state and federal biologists.
harvest declines on the range because most of the accessible timber
has been cut.
state biologists classify the Mount Graham red squirrel as
Smithsonian Astrophysical Observatory and the University of Arizona
begin testing Mount Graham and Mauna Kea, Hawaii, as possible sites
for new observatories.
The federal National Optical Astronomy
Observatory completes a two-year comparison between Mount Graham
and Mauna Kea for a telescope project. Mauna Kea came out on top:
"There was no comparison," says NOAO astronomer Mike
Mount Graham red squirrel is federally
listed as endangered.
The University of Arizona wants to build
seven telescopes on Mount Graham; U.S. Fish and Wildlife Service
biologists say it would jeopardize the red squirrel. Agency
biologists propose two alternatives: Move the project off the
mountain altogether, or put the scopes on a relatively degraded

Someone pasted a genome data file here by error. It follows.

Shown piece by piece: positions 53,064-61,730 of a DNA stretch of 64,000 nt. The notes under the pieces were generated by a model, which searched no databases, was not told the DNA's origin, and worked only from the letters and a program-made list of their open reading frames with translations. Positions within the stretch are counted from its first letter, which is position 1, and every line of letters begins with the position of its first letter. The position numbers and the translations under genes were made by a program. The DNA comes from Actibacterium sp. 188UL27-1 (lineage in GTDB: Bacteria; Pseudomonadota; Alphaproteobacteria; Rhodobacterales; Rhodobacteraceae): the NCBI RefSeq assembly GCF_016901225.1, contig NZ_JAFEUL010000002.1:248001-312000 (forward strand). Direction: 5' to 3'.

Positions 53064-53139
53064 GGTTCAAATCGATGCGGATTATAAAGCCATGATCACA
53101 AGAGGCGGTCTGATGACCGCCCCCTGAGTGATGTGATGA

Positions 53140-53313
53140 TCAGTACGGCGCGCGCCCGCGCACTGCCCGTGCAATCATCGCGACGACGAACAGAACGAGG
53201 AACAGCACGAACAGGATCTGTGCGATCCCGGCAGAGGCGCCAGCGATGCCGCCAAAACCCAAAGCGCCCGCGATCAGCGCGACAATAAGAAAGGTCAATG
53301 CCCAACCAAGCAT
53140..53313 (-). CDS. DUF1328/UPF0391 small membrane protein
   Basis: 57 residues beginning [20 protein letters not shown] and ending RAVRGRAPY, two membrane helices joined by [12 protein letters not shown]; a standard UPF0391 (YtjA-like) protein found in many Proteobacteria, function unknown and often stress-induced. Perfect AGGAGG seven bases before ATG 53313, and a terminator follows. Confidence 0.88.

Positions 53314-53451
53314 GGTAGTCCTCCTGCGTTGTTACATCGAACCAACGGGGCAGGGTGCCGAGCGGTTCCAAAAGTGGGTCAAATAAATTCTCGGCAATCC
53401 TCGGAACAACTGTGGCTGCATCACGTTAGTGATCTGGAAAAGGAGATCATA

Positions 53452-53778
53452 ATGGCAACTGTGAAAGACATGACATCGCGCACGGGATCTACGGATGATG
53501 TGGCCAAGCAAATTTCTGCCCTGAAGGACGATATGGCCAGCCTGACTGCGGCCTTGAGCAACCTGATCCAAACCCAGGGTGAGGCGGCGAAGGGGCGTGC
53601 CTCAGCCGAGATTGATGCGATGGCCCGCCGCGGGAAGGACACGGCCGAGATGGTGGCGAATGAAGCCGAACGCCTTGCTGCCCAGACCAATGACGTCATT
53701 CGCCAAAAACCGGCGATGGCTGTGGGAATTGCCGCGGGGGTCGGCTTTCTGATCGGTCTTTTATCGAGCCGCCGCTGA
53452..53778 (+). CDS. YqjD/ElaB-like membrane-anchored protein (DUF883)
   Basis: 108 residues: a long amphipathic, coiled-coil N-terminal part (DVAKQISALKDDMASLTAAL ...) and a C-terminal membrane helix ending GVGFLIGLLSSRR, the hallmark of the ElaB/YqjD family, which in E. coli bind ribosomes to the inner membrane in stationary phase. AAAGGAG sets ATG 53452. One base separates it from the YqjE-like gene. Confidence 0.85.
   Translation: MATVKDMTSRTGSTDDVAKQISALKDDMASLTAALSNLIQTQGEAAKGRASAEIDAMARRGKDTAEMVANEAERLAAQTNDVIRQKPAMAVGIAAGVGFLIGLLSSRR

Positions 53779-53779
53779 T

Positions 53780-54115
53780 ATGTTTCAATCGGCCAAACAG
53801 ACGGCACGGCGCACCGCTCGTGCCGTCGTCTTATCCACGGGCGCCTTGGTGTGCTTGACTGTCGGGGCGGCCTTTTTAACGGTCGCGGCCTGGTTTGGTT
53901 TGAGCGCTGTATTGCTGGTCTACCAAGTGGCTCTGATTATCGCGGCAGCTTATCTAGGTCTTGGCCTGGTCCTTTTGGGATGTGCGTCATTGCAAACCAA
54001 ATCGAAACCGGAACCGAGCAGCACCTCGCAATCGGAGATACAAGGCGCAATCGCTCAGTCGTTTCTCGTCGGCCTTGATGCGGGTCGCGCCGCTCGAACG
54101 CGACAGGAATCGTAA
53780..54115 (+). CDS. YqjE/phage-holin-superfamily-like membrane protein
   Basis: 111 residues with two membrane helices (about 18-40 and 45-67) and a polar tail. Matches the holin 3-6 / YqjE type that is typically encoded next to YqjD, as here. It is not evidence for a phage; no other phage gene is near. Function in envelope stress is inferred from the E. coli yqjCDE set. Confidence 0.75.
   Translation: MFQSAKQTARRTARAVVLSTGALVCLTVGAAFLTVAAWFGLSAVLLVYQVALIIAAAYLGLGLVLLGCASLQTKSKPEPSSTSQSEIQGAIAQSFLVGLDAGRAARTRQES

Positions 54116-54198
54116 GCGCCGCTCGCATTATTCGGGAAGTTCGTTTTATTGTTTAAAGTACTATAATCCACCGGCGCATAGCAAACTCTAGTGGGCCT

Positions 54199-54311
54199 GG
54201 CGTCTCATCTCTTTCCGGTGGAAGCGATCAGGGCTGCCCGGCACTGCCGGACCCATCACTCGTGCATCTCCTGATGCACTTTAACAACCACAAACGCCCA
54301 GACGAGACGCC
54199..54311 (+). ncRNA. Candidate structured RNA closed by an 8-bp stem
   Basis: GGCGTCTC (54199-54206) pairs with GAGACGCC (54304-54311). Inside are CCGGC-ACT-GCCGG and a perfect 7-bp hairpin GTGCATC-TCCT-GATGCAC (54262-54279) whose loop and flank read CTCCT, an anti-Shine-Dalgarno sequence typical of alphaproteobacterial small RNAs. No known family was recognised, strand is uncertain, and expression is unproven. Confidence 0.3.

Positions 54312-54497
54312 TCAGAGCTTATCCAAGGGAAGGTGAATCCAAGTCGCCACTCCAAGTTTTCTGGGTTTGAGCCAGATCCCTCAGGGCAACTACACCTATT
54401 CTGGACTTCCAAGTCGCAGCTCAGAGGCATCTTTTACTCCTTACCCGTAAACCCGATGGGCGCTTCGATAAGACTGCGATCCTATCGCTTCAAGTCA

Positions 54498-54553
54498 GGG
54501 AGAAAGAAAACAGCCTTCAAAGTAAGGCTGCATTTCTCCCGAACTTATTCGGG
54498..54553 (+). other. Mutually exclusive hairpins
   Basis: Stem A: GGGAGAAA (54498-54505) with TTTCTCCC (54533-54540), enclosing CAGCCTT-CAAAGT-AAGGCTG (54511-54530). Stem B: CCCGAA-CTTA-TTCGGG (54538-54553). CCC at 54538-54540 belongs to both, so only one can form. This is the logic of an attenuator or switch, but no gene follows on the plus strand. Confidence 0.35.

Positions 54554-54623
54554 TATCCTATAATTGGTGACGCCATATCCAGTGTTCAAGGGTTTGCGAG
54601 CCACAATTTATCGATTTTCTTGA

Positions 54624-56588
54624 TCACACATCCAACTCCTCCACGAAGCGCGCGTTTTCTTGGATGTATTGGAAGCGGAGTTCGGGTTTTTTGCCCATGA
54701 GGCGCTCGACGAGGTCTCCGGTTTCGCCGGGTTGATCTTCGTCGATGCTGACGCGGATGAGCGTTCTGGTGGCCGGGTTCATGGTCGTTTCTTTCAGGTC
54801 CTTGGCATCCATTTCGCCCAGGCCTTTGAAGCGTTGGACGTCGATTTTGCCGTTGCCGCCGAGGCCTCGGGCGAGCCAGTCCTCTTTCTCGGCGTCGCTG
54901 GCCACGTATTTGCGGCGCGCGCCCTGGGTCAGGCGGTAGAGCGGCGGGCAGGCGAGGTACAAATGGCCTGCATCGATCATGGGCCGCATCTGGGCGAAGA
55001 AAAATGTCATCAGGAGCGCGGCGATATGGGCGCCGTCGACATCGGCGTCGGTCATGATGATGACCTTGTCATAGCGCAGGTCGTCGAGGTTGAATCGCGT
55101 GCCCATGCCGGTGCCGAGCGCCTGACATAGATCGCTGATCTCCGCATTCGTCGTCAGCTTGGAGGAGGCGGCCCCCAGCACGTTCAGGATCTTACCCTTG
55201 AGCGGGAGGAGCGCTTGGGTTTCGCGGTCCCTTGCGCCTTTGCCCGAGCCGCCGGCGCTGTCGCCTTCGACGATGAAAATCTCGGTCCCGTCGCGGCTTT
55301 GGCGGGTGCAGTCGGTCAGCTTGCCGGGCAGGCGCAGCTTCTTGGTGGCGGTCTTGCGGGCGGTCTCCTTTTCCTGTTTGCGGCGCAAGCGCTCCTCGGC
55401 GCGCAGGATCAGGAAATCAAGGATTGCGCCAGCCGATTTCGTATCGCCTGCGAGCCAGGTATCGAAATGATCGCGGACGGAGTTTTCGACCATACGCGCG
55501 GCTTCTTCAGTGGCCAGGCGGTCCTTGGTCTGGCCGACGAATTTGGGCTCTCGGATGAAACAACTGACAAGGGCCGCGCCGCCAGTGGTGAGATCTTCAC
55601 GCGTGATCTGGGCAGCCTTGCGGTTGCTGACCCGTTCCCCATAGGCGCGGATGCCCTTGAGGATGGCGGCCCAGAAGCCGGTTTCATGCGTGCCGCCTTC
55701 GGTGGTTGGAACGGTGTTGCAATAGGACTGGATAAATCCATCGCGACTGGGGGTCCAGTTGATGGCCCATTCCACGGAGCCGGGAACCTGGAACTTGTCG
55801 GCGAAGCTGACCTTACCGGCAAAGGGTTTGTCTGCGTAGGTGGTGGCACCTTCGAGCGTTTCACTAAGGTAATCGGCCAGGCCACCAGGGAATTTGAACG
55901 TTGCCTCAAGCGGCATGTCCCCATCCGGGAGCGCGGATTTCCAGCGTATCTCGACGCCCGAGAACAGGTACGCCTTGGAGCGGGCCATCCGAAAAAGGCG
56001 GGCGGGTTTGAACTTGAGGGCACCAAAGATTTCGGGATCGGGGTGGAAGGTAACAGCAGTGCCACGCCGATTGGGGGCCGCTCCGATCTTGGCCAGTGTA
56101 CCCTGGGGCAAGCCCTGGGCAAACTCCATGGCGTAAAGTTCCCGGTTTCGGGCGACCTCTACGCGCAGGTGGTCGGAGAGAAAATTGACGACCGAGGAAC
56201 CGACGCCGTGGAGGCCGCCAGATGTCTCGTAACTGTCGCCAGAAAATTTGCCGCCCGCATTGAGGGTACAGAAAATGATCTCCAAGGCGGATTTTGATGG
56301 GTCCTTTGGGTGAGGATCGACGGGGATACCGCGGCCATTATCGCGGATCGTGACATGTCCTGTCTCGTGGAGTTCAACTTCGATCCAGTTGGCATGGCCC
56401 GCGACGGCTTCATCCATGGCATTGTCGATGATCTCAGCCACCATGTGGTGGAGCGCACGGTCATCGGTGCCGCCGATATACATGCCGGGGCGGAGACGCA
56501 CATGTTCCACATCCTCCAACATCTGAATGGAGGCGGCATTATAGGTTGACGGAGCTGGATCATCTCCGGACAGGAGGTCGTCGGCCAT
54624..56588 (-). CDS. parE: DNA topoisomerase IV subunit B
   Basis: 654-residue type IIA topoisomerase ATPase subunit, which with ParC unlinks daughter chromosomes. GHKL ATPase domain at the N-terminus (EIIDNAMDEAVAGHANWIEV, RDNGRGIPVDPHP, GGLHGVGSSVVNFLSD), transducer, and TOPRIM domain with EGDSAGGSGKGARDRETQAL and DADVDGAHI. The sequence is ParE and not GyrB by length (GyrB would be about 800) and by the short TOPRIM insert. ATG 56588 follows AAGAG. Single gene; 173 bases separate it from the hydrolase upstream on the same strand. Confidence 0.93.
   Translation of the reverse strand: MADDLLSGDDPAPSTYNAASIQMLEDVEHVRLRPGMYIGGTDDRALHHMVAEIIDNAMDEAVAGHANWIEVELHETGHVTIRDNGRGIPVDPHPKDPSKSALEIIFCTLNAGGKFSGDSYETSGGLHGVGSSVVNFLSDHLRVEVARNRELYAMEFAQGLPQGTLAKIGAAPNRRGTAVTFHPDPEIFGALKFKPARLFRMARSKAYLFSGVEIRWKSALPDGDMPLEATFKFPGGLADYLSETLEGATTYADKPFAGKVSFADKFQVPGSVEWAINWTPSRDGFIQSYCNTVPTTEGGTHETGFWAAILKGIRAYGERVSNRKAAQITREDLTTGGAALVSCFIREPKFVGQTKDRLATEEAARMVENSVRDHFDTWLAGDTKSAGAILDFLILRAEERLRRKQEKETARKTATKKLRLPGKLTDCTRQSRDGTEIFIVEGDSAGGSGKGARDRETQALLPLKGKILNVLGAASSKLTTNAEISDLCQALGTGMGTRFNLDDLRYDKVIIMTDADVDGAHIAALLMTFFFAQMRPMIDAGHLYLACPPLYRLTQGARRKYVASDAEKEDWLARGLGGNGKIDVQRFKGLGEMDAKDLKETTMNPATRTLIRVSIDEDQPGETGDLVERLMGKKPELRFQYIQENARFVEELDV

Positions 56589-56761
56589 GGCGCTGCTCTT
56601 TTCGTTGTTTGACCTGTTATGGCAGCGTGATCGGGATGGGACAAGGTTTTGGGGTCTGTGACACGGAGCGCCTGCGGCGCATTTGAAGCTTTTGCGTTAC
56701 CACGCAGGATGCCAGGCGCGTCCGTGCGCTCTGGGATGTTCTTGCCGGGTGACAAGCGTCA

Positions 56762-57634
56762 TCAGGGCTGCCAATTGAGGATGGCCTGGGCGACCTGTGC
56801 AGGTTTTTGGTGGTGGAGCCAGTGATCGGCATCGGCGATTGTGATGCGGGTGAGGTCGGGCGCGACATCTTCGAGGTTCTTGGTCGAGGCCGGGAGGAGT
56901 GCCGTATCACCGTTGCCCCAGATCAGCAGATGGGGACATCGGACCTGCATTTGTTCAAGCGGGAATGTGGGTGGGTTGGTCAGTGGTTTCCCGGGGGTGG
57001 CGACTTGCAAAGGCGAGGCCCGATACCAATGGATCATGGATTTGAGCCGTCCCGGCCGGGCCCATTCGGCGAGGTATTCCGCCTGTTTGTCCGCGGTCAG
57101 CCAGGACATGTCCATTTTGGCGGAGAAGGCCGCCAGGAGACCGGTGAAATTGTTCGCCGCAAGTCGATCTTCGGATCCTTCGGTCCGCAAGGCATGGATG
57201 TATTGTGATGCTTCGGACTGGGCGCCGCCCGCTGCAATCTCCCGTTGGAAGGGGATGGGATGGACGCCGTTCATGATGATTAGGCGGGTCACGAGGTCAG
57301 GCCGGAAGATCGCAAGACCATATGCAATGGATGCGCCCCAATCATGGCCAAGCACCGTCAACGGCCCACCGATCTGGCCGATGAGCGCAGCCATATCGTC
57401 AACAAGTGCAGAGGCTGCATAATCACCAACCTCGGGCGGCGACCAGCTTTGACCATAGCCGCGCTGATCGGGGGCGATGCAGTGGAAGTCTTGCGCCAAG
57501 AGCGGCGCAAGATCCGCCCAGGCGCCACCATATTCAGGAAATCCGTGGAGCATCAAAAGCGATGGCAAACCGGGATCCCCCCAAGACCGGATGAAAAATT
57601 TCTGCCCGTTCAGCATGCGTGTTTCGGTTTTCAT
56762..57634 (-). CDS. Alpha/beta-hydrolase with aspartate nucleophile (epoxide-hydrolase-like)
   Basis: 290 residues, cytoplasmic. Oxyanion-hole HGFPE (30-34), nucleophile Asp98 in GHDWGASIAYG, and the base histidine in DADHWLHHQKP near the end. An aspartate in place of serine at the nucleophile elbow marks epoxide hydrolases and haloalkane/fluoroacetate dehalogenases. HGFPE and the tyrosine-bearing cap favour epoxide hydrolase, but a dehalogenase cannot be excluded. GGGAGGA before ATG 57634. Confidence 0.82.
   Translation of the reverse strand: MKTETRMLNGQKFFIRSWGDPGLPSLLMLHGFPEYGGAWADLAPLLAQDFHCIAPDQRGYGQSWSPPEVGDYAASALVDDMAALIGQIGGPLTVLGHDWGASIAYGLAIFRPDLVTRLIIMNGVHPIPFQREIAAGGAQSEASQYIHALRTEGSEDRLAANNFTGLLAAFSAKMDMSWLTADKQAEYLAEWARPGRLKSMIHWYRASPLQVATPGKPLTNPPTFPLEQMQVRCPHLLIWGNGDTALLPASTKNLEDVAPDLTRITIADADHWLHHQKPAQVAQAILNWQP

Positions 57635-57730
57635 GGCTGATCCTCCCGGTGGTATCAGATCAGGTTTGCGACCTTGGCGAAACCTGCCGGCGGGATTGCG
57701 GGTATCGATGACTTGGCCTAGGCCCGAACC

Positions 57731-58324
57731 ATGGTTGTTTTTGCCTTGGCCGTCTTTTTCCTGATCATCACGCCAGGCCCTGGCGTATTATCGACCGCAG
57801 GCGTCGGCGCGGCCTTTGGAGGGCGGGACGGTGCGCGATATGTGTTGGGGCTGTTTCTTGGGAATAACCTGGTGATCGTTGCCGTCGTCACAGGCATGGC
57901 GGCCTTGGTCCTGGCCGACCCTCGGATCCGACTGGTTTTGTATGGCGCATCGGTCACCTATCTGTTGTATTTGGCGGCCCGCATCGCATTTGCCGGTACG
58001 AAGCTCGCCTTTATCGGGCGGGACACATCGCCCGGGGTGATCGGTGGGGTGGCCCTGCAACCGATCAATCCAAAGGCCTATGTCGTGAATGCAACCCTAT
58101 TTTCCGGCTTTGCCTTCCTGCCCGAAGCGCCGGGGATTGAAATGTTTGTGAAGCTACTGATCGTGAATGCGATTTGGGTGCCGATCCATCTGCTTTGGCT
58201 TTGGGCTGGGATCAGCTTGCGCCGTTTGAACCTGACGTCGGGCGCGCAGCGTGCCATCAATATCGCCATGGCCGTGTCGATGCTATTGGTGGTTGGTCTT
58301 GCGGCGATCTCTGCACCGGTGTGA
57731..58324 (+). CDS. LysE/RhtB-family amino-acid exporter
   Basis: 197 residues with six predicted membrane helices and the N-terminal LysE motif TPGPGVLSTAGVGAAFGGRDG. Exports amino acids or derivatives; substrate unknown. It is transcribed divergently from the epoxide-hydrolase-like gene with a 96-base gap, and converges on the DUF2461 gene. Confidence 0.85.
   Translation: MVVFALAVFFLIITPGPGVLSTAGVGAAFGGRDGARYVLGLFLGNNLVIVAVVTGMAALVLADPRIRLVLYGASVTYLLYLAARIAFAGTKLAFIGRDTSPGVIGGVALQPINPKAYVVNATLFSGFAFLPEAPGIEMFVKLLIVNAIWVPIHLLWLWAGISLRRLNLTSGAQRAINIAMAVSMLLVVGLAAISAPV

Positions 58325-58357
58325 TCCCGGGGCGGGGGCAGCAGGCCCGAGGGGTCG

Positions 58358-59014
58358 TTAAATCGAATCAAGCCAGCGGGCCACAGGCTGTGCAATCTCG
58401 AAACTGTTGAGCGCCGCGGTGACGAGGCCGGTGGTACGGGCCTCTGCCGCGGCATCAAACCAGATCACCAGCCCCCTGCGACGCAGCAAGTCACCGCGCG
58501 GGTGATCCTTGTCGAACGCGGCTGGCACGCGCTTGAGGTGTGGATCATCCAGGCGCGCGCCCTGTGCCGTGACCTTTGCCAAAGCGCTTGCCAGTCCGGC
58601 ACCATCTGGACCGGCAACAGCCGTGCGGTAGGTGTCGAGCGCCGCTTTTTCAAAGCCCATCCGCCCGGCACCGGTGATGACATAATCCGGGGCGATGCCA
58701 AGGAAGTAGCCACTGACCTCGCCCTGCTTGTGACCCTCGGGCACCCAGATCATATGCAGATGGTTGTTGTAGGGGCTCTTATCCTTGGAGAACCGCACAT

part of the mountain. But the agency's regional director eventually
spurs a third alternative; it allows three telescopes to be built
in the thick forest on part of the mountain called Emerald Peak if
a mitigation plan is
In an interview in the Arizona Daily Star in
Tucson, Earth First! founder Dave Foreman criticizes the
university's efforts on Mt. Graham. He says, "There are people who
are prepared to make them put the scopes up several times ... It's
certainly not something I'd do myself, but anyone with any sense
has to realize that that is what's going to happen."
The lobbying firm Patton, Boggs and Blow
convinces Congress to exempt the university from the remaining
requirements of environmental law. Congress permits three
telescopes to be built on an 8.6-acre site on Emerald Peak. John